Neither César nor Paul returned to the Falklands Islands, something they would like to do at some point. For now, they spontaneously shared the vigil of the anniversary of the attack, May 15. From the UK, McKay wrote to him: “César, your family must surely be very proud of you. You are a hero. I am happy to be in touch with you and know that you are well. I hope this is the beginning of a long friendship among us…”. Almost at the same time that the exchange of fire that sought to be fatal that morning took place, César replied to McKay from Córdoba: “Paul, believe me that I feel happy about my injury. Being hurt and then surviving allowed me to meet you. Thank you for the friendship and photographs in which you are with your children, who according to what you tell me is practically the age we were in the war. I hug you with my soul ”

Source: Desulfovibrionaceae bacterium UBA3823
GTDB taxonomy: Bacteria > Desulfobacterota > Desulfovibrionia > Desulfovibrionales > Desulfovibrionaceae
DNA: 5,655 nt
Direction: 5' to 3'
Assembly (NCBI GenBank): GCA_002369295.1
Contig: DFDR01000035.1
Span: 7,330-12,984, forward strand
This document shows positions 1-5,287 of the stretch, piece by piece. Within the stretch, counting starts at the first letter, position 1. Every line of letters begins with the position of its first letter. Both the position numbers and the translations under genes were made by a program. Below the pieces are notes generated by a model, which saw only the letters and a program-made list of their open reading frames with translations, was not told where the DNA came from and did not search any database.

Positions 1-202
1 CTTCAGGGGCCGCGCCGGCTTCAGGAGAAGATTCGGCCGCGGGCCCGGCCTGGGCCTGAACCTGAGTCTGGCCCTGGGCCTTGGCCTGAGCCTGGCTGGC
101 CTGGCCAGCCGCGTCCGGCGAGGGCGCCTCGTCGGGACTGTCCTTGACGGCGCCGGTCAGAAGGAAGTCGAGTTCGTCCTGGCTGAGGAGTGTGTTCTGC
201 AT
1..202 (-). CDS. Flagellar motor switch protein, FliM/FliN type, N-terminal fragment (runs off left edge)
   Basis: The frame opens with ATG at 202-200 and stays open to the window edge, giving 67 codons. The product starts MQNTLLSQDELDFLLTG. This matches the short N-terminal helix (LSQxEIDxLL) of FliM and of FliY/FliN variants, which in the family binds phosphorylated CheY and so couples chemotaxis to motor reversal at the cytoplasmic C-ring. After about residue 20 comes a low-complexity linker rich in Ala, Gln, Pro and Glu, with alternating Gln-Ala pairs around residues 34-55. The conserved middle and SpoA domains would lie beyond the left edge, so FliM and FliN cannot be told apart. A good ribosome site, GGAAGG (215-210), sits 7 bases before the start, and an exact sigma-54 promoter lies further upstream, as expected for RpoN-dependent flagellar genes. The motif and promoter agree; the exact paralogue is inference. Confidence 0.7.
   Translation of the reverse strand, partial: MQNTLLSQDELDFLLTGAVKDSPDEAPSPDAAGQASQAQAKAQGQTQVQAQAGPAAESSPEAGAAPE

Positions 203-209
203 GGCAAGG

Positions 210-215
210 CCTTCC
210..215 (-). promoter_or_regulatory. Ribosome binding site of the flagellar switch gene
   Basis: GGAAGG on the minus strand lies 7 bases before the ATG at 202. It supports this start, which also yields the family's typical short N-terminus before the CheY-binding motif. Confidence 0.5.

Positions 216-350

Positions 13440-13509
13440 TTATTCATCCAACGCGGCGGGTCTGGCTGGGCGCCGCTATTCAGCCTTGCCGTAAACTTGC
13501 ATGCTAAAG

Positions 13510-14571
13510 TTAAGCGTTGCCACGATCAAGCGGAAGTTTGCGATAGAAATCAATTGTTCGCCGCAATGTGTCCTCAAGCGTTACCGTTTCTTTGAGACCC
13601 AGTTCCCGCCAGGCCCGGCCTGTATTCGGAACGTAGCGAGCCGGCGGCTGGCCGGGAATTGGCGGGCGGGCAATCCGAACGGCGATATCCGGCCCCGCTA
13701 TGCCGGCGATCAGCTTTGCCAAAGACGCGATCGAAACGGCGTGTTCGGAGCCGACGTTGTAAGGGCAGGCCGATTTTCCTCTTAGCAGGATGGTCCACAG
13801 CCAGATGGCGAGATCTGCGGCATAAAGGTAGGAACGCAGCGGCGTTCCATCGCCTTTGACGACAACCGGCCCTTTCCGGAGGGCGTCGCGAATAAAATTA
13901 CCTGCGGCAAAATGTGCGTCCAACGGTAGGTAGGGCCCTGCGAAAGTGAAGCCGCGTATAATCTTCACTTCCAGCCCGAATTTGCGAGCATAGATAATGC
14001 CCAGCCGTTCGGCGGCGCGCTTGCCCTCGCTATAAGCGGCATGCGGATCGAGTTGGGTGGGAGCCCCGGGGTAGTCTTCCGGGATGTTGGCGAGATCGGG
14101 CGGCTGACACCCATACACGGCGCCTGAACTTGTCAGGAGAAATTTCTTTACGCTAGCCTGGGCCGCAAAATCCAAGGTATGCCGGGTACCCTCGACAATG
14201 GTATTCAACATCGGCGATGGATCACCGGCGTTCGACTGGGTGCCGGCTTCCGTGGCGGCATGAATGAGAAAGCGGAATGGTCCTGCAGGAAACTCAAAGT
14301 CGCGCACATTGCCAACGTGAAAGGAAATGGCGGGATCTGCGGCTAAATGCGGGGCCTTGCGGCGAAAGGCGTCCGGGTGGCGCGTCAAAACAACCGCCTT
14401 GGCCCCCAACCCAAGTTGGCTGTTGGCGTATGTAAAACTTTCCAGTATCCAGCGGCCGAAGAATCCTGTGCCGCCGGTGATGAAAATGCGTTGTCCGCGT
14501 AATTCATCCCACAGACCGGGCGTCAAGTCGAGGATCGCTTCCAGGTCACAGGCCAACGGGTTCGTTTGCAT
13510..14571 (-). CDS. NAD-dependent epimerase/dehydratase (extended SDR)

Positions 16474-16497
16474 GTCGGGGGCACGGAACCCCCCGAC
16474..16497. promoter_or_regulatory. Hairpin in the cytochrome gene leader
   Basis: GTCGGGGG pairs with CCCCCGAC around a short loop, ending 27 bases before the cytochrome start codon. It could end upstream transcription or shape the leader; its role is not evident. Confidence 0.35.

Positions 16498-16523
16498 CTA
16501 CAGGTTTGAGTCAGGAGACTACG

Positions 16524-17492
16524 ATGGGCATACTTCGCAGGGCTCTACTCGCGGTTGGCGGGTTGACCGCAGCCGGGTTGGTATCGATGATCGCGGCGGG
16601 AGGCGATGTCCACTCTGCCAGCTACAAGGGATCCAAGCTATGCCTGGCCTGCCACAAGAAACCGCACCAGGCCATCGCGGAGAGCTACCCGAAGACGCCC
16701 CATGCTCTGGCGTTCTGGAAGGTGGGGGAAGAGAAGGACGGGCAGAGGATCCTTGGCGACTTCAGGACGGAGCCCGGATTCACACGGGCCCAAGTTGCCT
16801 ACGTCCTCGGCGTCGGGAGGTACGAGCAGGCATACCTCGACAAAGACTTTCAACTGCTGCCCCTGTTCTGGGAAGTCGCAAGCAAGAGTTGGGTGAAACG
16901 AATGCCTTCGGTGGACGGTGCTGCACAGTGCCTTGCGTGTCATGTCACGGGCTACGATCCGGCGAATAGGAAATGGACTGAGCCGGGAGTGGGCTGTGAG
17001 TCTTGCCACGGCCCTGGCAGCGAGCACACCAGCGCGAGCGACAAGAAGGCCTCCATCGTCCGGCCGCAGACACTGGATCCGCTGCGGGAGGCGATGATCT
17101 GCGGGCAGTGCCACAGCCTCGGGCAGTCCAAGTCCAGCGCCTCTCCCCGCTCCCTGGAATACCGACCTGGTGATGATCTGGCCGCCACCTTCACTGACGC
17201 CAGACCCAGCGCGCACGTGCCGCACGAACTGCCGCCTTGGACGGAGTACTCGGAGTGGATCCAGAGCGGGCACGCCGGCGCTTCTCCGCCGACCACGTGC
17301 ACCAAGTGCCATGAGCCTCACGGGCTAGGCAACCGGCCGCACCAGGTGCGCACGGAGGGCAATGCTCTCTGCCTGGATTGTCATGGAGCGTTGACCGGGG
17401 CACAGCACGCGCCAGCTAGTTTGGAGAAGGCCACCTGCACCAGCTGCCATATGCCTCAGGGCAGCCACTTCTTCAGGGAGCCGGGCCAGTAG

After the War

“It still makes me think how the hell did we survive that night in Fox Bay”. Paul McKay HMS Brilliant 1982